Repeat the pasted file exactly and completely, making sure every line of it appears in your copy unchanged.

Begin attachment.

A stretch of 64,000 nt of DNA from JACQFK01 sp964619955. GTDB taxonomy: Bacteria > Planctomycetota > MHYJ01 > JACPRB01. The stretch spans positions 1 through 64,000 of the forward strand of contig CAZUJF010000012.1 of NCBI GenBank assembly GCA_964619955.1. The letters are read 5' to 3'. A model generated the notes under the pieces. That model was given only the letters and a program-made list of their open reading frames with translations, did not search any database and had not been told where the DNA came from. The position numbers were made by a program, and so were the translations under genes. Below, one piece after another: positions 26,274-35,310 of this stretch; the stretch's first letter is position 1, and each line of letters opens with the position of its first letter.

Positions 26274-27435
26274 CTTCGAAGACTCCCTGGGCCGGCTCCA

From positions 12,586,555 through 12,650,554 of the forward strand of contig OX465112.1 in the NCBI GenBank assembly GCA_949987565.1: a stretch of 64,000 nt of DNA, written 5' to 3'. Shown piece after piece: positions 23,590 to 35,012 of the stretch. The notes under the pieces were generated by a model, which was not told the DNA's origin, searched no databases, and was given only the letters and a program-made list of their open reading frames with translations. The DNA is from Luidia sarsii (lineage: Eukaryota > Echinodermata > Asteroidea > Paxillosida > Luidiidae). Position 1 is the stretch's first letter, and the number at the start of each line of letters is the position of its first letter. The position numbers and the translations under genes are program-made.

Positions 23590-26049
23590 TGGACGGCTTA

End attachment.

A stretch of 64,000 nt of DNA from JACQFK01 sp964619955. GTDB taxonomy: Bacteria > Planctomycetota > MHYJ01 > JACPRB01. The stretch spans positions 1 through 64,000 of the forward strand of contig CAZUJF010000012.1 of NCBI GenBank assembly GCA_964619955.1. The letters are read 5' to 3'. A model generated the notes under the pieces. That model was given only the letters and a program-made list of their open reading frames with translations, did not search any database and had not been told where the DNA came from. The position numbers were made by a program, and so were the translations under genes. Below, one piece after another: positions 26,274-35,310 of this stretch; the stretch's first letter is position 1, and each line of letters opens with the position of its first letter.

Positions 26274-27435
26274 CTTCGAAGACTCCCTGGGCCGGCTCCA

From positions 12,586,555 through 12,650,554 of the forward strand of contig OX465112.1 in the NCBI GenBank assembly GCA_949987565.1: a stretch of 64,000 nt of DNA, written 5' to 3'. Shown piece after piece: positions 23,590 to 35,012 of the stretch. The notes under the pieces were generated by a model, which was not told the DNA's origin, searched no databases, and was given only the letters and a program-made list of their open reading frames with translations. The DNA is from Luidia sarsii (lineage: Eukaryota > Echinodermata > Asteroidea > Paxillosida > Luidiidae). Position 1 is the stretch's first letter, and the number at the start of each line of letters is the position of its first letter. The position numbers and the translations under genes are program-made.

Positions 23590-26049
23590 TGGACGGCTTA